In the years since I’ve discovered a few things. Or better said, my perspective has changed in a few ways.

  • First, both of the arrogant thoughts above come from deep insecurity. Am I worth anything? Do I matter? Can I do anything in my life that’s worthy of being remembered?
  • Second, the only way to be set free from that insecurity is to know, to KNOW I am loved by a Father with an unquenchable love. A Daddy that loves all my attempts—and sees all of them as triumphant, that celebrates not what I do, or accomplish, or create, but celebrates me simply because I am His son.
  • Third, the answer to the first question (can I do anything worth remembering?) is it’s really, truly okay … wherever the path of your life leads you, it’s okay. You are worthy. You do matter. You are utterly loved by a good, good, Father. And that’s enough. God’s definition of success is different than ours. Our is money, or fame, or recognition or … fill in the blank. But God’s is simple. Did you try? With whatever ability, be it great, or small, did you try? And the very fact that you care that you’re trying means you’re trying.

 

So as my friend Mark says, “Go crazy!”

Try it.

Dream it.

Believe it.

Do it.

 

tljtjp-cover

 


The Long Journey to Jake Palmer

Publishers Weekly starred review

Library Journal starred review

RT Book Reviews- 4 1/2 stars and  TOP PICK!

Available wherever books are sold.

 

 


james-l-rubart-hs-v4-7-26-16Author Bio:

James L. Rubart is 28 years old, but lives trapped inside an older man’s body. He thinks he’s still young enough to water ski like a madman and dirt bike with his two grown sons, and loves to send readers on journeys they’ll remember months after they finish one of his stories. He’s the best-selling, Christy, INSPY, and RT Book Reviews award winning author of eight novels as well as a professional speaker. He lives with his amazing wife on a small lake in eastern Washington.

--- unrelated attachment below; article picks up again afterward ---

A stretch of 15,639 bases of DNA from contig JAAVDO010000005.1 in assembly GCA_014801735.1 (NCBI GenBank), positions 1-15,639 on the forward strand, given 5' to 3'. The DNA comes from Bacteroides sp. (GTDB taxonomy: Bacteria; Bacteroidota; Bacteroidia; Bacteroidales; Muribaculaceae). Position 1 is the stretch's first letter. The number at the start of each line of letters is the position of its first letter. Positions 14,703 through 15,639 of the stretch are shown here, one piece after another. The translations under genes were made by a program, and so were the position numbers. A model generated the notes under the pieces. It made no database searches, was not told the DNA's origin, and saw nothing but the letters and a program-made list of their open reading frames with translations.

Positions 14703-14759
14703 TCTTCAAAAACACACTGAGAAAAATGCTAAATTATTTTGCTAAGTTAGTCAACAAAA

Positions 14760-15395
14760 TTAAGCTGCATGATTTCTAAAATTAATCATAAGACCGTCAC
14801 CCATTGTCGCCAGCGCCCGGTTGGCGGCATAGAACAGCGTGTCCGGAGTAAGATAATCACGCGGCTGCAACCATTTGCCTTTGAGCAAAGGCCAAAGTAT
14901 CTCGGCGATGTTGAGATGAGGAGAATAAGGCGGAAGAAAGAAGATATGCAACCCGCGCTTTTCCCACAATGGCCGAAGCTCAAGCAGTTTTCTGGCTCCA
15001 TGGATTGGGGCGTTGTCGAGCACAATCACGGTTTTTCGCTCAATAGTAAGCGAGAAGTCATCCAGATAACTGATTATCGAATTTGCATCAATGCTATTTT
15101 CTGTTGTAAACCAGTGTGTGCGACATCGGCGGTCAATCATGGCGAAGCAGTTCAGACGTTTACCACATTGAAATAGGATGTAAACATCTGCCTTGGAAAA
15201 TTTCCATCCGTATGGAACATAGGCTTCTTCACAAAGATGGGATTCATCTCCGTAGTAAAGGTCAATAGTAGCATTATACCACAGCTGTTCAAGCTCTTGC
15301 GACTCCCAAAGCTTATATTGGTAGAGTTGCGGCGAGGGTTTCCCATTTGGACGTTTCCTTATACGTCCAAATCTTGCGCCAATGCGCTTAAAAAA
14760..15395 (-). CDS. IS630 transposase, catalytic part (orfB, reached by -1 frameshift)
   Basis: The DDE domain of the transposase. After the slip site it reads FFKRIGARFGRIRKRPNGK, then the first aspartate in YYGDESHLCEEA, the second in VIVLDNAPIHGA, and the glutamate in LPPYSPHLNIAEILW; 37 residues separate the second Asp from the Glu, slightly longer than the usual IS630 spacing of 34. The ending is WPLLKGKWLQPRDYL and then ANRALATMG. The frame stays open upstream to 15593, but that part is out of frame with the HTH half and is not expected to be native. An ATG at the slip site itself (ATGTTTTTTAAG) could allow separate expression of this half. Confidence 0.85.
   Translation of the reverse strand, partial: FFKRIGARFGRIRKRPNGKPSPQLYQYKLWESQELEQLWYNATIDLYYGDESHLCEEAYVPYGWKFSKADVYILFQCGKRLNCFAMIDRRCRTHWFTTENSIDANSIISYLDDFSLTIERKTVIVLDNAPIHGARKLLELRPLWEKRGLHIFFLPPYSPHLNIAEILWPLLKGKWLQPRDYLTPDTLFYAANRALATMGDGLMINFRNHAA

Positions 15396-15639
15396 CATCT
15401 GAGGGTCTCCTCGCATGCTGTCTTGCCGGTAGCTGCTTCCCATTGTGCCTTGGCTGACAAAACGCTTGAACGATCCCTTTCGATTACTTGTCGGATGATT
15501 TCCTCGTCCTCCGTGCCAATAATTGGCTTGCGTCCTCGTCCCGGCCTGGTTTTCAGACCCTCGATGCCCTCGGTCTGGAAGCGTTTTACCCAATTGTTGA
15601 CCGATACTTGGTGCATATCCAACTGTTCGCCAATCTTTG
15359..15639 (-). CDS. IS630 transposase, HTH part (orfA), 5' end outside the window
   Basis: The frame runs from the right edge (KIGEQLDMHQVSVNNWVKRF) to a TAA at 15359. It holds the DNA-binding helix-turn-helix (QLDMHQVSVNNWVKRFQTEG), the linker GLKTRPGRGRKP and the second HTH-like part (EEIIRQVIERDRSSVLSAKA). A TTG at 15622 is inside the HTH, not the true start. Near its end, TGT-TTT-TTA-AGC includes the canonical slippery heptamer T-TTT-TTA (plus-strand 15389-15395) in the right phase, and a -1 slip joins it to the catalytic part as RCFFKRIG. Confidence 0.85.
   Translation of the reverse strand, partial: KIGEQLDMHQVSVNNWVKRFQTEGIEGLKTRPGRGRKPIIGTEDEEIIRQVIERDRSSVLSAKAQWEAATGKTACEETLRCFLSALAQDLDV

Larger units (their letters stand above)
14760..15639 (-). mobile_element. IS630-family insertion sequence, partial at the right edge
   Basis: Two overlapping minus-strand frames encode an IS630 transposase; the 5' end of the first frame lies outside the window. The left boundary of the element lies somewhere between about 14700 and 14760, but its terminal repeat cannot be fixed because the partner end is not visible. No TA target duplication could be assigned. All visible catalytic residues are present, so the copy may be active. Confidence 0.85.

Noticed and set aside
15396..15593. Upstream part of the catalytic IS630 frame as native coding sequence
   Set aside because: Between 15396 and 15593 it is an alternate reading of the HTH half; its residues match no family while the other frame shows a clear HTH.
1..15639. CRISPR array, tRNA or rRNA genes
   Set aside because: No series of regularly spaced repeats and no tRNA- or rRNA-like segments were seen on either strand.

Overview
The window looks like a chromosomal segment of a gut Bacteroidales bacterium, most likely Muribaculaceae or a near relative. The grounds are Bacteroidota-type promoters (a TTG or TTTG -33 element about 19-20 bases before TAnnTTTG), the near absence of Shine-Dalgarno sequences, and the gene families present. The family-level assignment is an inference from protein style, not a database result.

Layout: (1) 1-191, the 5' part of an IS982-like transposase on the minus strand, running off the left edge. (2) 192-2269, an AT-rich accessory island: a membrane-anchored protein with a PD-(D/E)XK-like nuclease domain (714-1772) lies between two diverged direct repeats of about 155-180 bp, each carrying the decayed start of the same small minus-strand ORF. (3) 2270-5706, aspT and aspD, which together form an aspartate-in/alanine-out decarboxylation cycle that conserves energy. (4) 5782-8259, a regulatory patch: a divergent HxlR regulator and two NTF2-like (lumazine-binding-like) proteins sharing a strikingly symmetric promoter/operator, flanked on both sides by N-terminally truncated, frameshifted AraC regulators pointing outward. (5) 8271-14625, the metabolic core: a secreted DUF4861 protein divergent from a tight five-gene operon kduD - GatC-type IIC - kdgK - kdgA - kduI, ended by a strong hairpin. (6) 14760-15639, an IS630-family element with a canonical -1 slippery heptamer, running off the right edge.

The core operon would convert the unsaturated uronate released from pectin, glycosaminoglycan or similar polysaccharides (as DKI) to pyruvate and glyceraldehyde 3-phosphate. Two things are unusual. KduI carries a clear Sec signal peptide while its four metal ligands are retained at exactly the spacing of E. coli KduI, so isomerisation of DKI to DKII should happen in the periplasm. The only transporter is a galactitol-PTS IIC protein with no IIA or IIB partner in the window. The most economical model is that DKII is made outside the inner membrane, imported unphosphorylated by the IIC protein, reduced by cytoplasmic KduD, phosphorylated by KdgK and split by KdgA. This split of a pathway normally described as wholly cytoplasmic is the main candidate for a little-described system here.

More at www.jameslrubart.com

 

 

 

 

 

 

 

 

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Confessions of a Book Gypsy

confessionsof-abook-gypsyThere’s something gloriously fascinating about touching down in a new place, tripping along the cobblestones of an unfamiliar street, and eyeing buttery croissants in the display case of a cute café. And always—no matter where you go—there’s a wrinkled old woman gossiping on the corner. How do I know?

Because I’m a book gypsy, of course.

I’ve visited over 30 countries (some multiple times) in the last 10 years. I lived in northern England for two and a half years, while traveling to nearly every continent in my communications role with a global non-profit. I’ve interviewed an ex-Buddhist monk in Myanmar, ridden a camel on the sands of Arabia and photographed a wrinkled babushka (grandmother) in Siberia. My first published novel was co-authored completely via Skype and Google Docs, and I’ve edited more manuscripts at several thousand feet, on the floors of random airports, or in foreign countries, than I have at home.

My friends call me their gypsy, and I’ve enough of a Boho streak to concede their point. I’m also a bit of a collector in my travels. Of souvenir bits and bobs and smatterings of dialect, sure, but also of sights and smells and memories of places and people most will never see or know exist.

Istanbul? Colorful carpets and warm, fragrant bread. Northern England? Misty mornings and stone fences, a thick brogue and steaming steak and ale pie. United Arab Emirates? The call to prayer ringing out over the sunrise, crushed mint lemonade, and white robes flapping in a hot breeze. Bangkok? The sharp fragrance of incense and the insistent clanging of tuktuks. Africa? Pink, hazy sunsets and a baby rhino snuffling at a water hole, rough curls under my fingers and the most epic senior citizen dance moves you’ve ever seen.

ts00286rvOne of my greatest joys as I travel is to soak up the lives of very different people in very different places, to walk a mile in their recycled-tire shoes and experience their normal. Sometimes I capture a snapshot in a photograph or well-turned phrase, or sometimes I simply exchange a smile and make a memory.

My gypsy ways have given me abundant opportunities to observe a variety of people, places, and cultures and to employ the most important rule of traveling—first, always, seek to understand. Observe. Listen. Taste. Experience. Then, bit by bit, understanding will come.